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Nutritional strategies in neonatal intensive care

Janusz Świetliński, Iwona Maruniak-Chudek

Med Sci Monit 2003; 9(5): 60-60 :: ID: 428738

Abstract

Nutrition of neonates in intensive care (NICU)is aimed for the supply of energy ,protein and other elements required for growth and normal development. Intrauterine provision of nutrients in uncomplicated pregnancy, followed by breast feeding by own mother is recognized as the ideal, unattainable pattern of a properneonatal nutrition. The population of patients in NICU is mainly consisted of very low or extremely low birth weight premature infants or infants in metabolic stress: with multiorgan failure, SIRS, with birth trauma or after surgery. These newborns have very small energy reserves, but very often the natural enteral way of feeding is excluded or seriously limited. In the same time co-existing negative factors changed the metabolic processes for catabolism. Intensive care of such patients includes the optimal provision of nutrients in respect to way of supply ontents and amount, in order to reverse metabolism on anabolic pathway without causing injury. The strategy of care should be based on studies ’results on fetal and neonatal metabolism. Very high level of metabolic processes in fetal life is already acknowledged. The glucose supply is adequate to the energy needs, enables the fetus to keep blood glucose concentration on stable level around 50 mg/dl, with relatively low insulin concentration. Glucose consumption is reduced with the course of pregnancy. The third trimester of intrauterine life is the time for more pronounced role of lipids in energy production and at birth the body is consisted in 15%of fat (the highest value among all land mammals).The quantity and the quality of lipid sub- stances are crucial for cellular membranes development, especially in central nervous system and vessels and also signaling transmitters. Aminoacids intake, actively transported via placenta is high and exceeds amounts needed for fetal growth (the surpluses become the source of energy).Nutritional needs –especially of premature newborns -are not changed with the moment of birth and only few hours of starvation can be allowed. A sudden cut in energy supply leads to increase in protein degradation and drastic change for catabolic processes. The immediate, in a couple of hours after the labor, supplementation of essential nutrients,b followed in nextdays by any necessary -according to the clinical status modification, is fundamental in neonatal nutrition The alimentary strategies are based on the certitude that neonatal metabolic requirements are equal or higher than fetal. Sufficient amount of fluids, estimated on exact input –output evaluation and frequent body weighing, plays the key role in intensive care management. The next point is the initial glucose supply of 5 –7 mg per kilogram per minute, increased in reasonably short time with the respect to serum glycemia. Insulin drip administration should be very carefully considered, after failure of the other methods of reduction in glucose concentration (the increase in aminoacids provision, the decrease in glucose daily load)and after exclusion of acute phase of sepsis. Early (even on the first day of life)and high (up to 3 grams per kilogram per day) aminoacids supplementation controls not only a growth rate but also may positively influence endogenous insulin secretion. According to same novel results from the leading research centers, lipids can be initiated on the first day of life and achieve 3 grams per kilogram per day in the next 72 hours. Calcium, phosphorus, magnesium, similarly as vitamins and trace elements, should not be omitted in well-balanced nutrition, however their influence on metabolism in ill, unstable infants is not fully known. Enteral feeding is recommended parallel to parenteral nutrition, in amounts adjusted to the clinical status and by the mode most appropriate to patient ’s condition. Minimal trophic feeding with breast milk is usually well tolerated even in ELBW and ILBW. Not only basic components of breast milk are optimal for newborns, but also unique hormonal and immunological substances should not be neglected. Infant formulas –still being improved –are modeled on breast milk, also in immunonutrients.These last ones are not fully explored, but never the less seemed to be of high importance. The effects of early nutritional proceeding are stretched over time, which should be kept in mind while performing alimentary support to premature or ill newborns. Proper supply of nutrients allows overcoming current health instability and influences significantly survival of infants in meta- bolic stress. On the other hand, its longitudinal effects are imprinted on the quality of life in the following months and years.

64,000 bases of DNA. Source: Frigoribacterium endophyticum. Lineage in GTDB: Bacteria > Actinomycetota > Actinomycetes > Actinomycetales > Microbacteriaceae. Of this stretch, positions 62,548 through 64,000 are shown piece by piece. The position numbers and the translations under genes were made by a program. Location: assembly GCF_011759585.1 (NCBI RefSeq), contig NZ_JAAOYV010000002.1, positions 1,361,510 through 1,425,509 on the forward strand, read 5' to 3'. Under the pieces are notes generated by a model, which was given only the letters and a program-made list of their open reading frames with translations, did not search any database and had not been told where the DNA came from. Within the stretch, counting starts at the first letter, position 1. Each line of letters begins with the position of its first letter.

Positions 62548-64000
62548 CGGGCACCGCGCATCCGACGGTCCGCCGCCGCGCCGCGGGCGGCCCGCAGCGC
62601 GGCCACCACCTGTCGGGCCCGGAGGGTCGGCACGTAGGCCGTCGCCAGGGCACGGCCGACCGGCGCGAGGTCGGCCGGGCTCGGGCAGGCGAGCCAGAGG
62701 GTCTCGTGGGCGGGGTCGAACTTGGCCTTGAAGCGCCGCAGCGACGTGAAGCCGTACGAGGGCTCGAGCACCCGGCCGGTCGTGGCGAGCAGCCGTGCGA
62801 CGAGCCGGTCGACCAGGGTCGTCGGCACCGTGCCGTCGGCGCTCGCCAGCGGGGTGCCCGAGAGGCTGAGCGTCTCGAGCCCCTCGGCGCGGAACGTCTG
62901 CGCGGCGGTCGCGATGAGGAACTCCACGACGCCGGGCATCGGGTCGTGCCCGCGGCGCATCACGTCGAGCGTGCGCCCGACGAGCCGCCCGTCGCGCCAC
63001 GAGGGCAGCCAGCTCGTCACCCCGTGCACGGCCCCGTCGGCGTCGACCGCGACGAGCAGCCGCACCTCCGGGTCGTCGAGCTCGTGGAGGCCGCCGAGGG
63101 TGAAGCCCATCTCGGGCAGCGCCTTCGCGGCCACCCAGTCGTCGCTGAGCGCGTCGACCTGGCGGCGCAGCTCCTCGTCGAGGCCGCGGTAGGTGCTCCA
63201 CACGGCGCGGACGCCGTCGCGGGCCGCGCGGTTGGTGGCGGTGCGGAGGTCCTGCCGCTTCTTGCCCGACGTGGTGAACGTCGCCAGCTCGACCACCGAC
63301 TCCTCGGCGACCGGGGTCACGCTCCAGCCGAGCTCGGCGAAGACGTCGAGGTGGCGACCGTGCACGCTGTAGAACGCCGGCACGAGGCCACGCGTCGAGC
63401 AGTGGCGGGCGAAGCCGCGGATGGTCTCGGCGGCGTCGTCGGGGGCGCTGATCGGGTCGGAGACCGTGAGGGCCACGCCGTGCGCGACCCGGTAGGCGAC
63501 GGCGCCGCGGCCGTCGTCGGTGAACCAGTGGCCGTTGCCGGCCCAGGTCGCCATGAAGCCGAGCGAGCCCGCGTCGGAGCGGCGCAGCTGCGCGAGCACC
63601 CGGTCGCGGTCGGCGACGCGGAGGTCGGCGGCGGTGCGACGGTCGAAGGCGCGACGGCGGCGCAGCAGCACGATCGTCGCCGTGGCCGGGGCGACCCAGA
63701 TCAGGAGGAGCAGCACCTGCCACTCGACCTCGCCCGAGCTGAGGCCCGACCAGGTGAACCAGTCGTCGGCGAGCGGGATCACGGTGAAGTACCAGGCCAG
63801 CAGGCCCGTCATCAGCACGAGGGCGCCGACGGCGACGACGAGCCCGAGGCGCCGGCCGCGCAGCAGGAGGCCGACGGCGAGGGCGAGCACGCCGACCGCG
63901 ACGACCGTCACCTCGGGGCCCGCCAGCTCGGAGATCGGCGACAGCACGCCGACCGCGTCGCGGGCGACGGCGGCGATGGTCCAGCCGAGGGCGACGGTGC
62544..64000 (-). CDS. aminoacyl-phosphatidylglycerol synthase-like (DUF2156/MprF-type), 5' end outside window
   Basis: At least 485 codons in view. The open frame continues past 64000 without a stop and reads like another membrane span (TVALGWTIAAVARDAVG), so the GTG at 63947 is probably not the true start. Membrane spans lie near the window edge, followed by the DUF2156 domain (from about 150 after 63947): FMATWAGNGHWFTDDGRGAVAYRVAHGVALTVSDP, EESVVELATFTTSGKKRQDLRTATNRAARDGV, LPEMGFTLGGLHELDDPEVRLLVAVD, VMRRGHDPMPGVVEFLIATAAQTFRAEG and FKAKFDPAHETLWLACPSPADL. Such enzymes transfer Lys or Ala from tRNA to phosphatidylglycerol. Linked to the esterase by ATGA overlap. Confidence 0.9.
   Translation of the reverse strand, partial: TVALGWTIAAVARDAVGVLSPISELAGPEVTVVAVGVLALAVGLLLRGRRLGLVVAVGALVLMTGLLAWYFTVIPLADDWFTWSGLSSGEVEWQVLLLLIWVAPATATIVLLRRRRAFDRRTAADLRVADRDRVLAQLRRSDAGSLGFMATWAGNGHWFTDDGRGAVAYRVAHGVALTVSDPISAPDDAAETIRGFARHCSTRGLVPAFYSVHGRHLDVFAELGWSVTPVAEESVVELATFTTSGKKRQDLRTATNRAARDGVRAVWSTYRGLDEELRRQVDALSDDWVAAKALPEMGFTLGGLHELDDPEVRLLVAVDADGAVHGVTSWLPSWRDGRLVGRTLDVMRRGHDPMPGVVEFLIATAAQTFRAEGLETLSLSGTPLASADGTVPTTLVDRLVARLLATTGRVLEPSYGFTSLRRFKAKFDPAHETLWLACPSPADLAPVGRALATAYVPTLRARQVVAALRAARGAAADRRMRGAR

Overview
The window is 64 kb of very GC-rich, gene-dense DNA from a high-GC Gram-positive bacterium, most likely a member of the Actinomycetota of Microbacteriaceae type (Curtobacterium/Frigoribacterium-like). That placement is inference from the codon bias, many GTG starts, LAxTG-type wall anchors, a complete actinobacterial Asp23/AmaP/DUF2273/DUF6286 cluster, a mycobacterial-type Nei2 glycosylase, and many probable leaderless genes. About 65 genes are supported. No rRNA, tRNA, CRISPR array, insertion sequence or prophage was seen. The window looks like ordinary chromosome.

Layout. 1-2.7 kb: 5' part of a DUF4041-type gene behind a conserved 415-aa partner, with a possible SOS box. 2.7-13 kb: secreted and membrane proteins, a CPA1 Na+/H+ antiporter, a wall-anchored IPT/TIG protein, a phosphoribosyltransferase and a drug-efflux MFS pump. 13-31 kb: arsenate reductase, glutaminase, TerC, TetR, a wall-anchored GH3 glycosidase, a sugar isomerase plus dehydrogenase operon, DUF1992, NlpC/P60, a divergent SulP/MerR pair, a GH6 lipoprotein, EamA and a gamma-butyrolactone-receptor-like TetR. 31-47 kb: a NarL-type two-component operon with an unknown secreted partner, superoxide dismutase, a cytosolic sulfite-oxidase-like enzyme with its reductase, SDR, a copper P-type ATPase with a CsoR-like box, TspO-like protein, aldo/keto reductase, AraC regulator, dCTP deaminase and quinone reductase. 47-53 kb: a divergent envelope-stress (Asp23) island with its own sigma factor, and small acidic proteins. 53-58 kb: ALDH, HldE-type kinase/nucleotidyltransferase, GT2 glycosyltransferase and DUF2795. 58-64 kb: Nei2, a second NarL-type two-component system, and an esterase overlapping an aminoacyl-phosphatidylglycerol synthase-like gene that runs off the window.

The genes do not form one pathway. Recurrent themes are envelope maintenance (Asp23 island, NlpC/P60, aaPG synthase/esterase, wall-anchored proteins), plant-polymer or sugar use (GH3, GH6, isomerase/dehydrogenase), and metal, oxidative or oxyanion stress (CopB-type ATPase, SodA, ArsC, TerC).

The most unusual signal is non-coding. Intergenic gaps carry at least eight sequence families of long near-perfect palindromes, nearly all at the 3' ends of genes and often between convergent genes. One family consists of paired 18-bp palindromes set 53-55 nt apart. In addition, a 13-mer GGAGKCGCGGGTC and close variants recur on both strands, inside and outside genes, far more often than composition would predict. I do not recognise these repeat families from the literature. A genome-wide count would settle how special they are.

Keywords: newborn, Intensive Care, total parenteral nutrition, Enteral Nutrition, Metabolism

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Medical Science Monitor eISSN: 1643-3750
Medical Science Monitor eISSN: 1643-3750